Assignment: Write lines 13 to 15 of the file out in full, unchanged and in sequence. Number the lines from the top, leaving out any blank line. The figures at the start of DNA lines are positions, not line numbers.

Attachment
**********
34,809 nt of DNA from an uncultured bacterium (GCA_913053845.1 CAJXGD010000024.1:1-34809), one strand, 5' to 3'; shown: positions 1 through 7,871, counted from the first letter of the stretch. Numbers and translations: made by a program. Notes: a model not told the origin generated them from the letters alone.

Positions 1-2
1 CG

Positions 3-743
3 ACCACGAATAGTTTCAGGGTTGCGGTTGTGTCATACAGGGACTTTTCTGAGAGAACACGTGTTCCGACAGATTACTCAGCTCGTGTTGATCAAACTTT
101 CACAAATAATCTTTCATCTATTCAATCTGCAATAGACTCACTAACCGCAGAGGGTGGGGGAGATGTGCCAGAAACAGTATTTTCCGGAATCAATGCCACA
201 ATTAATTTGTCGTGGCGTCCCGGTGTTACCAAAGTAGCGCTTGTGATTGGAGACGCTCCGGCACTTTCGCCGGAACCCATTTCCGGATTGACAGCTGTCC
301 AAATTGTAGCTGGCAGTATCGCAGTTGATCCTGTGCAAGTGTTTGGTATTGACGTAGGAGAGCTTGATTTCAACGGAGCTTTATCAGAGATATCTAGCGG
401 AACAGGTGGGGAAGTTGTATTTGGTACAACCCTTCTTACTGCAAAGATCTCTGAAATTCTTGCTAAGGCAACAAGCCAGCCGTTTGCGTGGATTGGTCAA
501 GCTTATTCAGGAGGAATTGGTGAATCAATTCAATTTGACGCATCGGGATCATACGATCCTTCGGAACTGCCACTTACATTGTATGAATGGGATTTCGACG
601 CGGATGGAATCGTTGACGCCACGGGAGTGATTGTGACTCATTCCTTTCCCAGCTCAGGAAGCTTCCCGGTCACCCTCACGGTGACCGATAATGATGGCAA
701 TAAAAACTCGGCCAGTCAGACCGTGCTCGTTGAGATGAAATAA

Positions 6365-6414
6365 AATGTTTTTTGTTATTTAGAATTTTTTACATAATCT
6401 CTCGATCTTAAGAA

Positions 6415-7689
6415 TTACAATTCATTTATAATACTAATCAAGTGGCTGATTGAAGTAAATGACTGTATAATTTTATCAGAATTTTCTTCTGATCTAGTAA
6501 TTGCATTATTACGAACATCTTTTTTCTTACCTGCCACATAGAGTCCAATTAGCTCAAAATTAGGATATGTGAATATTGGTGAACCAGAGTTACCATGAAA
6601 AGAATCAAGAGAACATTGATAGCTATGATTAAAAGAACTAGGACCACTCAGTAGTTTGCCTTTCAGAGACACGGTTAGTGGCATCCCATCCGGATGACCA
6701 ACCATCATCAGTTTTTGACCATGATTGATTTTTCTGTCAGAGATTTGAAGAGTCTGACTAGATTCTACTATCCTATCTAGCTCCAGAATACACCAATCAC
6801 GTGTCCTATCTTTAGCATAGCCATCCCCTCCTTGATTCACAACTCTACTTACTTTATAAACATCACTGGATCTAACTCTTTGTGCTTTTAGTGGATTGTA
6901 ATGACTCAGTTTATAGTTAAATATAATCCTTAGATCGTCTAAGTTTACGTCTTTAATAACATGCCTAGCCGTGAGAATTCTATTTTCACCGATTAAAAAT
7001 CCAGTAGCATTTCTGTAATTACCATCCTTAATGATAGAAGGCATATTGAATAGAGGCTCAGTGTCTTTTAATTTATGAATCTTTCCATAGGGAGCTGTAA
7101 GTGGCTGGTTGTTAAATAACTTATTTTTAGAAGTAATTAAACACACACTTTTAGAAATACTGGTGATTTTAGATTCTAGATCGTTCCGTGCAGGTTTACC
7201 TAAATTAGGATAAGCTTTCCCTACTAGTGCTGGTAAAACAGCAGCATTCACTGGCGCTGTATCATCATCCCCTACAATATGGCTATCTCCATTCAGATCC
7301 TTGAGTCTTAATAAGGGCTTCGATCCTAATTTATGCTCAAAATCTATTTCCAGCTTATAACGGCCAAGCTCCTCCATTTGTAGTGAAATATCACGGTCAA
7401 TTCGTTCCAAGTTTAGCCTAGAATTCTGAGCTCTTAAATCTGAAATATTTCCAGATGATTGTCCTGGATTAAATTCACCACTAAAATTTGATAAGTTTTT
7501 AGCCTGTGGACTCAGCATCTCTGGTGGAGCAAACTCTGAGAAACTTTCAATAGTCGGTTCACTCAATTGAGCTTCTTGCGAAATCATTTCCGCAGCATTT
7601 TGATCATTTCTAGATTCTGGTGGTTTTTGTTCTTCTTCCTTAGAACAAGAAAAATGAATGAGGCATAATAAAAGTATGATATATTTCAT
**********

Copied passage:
Positions 6365-6414
6365 AATGTTTTTTGTTATTTAGAATTTTTTACATAATCT
6401 CTCGATCTTAAGAA